Persia: Anastasius Majundat; Abdon and Sennen; Shapur of Bet-Nicator
Ethiopia: Iphegenia of Ethiopia; Moses the Black
The Yemen: Sheikh Aretas of the Banu Harith and the Martyrs of Najran
Armenia: Isaac the Great; Gomidas Keumerigian
Georgia: Nino Christiana, Apostle-Mother of Georgia; Euthymius the Enlightener; George Mtasmindeli
Italy: Thomas Aquinas, the “Dumb Ox”; Maria Goretti; John Bosco; Pope John XXIII
Spain: Nathalia and Aurelius; Theresa of Avila; Dominic de Guzmán
The Basques: Ignatius Loyola
Portugal: Anthony of Padua; Isabella
France: Margaret Mary Alacoque of the Sacred Heart; John Baptist de la Salle; Theresa of Lisieux, the Little Flower
The Bretons: Alan de Solminihac
The Belgians: Mary of Oignies
Ireland: Brigit; Conleth of Kildare; Colmcille of Iona; etc.
Scotland: David, King of Scots; Margaret of Scotland; John Ogilvie
England: Augustine of Canterbury; Edith of Wilton; Thomas More; Margaret Ward.
Wales: Dafydd of Wales; Cadoc of Llancarfan
Germany: Gertrude of Helfta; Herman the Cripple; Hildegard of Bingen, the Sybil of the Rhine
Austria and Switzerland: Nicholas von Flue; Jakob Gapp
Scandinavia: Gorman of Schleswig; Hallvard of Oslo; Bridget of Sweden; Thorlac of Iceland
The Baltics: George Matulaitis of Lithuania
Hungary: King Istvan the Great; Elizabeth of Hungary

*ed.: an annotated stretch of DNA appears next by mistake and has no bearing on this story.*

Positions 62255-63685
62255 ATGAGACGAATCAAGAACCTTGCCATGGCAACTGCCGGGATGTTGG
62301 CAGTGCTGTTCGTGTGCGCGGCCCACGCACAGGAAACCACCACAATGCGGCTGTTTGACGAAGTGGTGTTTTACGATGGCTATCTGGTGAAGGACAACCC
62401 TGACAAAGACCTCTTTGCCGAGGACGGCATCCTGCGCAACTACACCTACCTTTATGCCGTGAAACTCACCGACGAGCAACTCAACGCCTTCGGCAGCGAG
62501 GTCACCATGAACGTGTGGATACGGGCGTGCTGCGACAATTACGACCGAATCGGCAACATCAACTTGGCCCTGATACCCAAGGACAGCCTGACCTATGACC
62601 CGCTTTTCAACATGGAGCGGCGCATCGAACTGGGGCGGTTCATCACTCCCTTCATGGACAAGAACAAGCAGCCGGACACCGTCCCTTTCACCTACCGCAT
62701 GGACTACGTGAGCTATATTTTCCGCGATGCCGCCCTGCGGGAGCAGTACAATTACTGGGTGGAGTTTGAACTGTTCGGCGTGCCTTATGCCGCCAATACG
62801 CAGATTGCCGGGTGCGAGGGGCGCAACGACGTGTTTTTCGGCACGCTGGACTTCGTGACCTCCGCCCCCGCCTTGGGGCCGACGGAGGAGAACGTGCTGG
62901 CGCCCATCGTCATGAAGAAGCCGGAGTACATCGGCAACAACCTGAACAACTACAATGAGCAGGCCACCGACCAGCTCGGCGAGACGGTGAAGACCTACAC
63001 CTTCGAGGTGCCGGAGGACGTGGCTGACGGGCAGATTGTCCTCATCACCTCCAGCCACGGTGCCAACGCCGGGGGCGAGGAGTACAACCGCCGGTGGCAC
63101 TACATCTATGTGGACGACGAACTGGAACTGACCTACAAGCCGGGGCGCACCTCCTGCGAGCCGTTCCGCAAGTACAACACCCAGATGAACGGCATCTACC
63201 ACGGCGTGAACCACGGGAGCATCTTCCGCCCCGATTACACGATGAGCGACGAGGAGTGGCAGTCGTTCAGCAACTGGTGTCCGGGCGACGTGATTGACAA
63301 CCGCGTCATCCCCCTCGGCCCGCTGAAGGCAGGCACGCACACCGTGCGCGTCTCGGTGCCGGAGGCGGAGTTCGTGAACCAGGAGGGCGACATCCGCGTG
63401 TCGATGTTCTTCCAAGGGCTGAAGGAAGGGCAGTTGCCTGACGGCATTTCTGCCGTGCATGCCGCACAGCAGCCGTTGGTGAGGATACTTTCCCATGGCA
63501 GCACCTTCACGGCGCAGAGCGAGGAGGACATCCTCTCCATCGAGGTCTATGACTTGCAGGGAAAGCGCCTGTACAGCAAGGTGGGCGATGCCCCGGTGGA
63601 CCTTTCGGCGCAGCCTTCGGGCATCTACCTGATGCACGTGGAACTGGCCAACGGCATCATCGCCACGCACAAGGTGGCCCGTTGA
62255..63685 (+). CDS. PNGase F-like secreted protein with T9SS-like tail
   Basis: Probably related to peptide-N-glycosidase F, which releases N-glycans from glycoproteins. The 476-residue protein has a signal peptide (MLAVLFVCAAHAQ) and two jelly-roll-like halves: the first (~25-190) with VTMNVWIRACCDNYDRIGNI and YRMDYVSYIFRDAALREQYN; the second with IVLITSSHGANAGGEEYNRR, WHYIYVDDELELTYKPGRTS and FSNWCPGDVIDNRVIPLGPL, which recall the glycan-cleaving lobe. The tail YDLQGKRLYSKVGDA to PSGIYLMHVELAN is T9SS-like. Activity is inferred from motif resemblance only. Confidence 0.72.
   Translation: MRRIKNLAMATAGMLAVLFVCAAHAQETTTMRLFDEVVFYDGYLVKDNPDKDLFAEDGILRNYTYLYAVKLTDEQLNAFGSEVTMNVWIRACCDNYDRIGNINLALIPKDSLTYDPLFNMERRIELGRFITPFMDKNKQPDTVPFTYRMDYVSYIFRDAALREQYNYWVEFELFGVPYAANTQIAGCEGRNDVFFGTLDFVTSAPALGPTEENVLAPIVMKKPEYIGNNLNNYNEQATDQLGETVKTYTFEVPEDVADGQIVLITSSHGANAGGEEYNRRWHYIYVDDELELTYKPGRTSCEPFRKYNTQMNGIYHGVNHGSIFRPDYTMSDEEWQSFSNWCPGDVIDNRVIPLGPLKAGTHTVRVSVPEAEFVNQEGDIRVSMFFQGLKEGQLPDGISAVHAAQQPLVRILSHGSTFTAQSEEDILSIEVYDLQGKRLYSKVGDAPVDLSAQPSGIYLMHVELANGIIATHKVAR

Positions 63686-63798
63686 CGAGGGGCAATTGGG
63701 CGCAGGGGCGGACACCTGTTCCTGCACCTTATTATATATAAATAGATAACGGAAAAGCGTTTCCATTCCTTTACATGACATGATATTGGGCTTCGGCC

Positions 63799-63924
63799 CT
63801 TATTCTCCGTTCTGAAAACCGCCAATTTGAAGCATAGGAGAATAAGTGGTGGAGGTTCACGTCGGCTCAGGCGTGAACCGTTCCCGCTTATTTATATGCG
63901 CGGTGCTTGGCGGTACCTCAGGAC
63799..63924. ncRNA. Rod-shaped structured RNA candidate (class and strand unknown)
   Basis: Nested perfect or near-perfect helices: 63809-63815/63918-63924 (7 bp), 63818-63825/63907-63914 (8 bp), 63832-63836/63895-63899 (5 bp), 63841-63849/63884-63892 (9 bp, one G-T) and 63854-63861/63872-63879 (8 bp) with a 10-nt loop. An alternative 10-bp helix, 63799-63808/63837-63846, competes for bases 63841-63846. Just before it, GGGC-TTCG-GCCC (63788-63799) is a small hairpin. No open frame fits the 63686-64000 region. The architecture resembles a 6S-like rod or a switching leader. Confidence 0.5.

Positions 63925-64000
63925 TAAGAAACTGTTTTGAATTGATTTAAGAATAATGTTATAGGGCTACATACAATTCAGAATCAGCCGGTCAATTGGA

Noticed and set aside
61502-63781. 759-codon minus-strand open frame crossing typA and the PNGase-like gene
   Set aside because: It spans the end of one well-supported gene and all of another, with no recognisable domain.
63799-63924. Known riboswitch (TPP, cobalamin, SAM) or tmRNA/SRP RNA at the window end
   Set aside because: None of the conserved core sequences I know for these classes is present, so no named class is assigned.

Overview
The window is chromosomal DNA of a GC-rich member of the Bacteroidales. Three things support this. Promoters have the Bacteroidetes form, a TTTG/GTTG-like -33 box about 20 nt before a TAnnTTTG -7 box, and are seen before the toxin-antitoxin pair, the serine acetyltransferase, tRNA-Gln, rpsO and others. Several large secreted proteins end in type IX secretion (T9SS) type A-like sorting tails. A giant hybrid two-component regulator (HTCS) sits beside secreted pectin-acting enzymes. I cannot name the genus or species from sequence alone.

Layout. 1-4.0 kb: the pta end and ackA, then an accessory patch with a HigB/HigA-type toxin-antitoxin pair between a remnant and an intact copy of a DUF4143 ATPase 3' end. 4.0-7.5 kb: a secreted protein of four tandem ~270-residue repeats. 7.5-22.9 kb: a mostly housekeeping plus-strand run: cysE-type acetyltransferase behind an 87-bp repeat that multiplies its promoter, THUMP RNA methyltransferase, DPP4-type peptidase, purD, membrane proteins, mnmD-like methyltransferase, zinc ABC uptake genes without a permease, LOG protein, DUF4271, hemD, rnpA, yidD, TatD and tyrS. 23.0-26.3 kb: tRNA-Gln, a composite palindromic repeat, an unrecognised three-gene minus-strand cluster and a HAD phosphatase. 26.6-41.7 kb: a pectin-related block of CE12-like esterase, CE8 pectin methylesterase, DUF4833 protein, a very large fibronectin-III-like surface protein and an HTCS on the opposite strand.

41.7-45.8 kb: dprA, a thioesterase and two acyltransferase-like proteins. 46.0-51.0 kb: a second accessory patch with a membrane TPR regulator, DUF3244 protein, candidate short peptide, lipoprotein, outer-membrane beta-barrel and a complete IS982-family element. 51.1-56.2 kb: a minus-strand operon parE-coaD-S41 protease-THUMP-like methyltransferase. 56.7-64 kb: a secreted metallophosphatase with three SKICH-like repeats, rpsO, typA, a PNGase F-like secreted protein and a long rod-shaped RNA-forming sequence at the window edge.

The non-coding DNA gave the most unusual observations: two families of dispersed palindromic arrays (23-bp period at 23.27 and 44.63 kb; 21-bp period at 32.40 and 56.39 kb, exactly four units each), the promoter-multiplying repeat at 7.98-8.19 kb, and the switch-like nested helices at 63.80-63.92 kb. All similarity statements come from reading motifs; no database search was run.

The Czechs: Good King Wenceslaus; Agnes of Bohemia; John Nepomucene Neumann
Poland: Hyacinth Ronzki; Stanislaus Szczepanowski; Mother Mary Theresa Ledochowska; Pope John Paul the Great
Albania: Mother Theresa of Calcutta
The Balkans: Sava of Serbia; Mark Korosy of Croatia; Ieremia Stoica of Romania; Bishop Eugene Bossilkov of Bulgaria
All the Russias: Sergius of Radonezh; Euphrosyne of Polotsk; Vladimir of Kiev; Josaphata Hordashevska
Native Americans: Juan Diego Cuauhtlatoatzin of Guadeloupe; Kateri Tekakwitha, the Lily of the Mohawks
Puerto Rico: Carlos Manuel Rodríguez Santiago
Mexico: Bartholomew Laurel; Miguel Pio
Guatemala: Peter Betancur
El Salvador: Bishop Oscar Romero
Peru: Rose of Lima; Ana de los Angeles Monteagudo
Ecuador: Mercedes of Jesus; Mariana de Paredes, the Lily of Quito
Brazil: Antonio de Santa Ana Galvao; Paulina
Paraguay: Roque Gonzalez de Santa Cruz
Chile: Teresa of the Andes
United States: Katherine Drexel; Mother Frances Cabrini; Dorothy Day
Canada: Marguerite D’Youville; Mary Rose Durocher
India: Alphonsa Mattahupadathus; Kuriakose Chavara; Mother Mariam Thresia Chiramel Mankidiyan
The Philippines: Lorenzo Ruiz
China: Thaddeus Lieu; Agnes Sao Kuy
Japan: Father Thomas Hioji Rokuzayemon Nishi; Magdalene of Nagasaki
Korea: Agatha Kim; Paul Chong Hasang
Thailand: Philip Siphong; Lucy Khambong
Viet Nam: Agnes De; Father John Dat
African Diaspora: Benedict the Moor; Martin de Pores
Uganda: Charles Lwanga
The Sudan: Mother Josephine Bakhita
The Congo: Anuarite Nengapeta
Madagascar: Victoria Rasoamanarivo
+ + +
OK, so some of them are beati, and a couple are "in the pipeline"
Still, from time to time it is worth recalling what was meant by the term "catholic."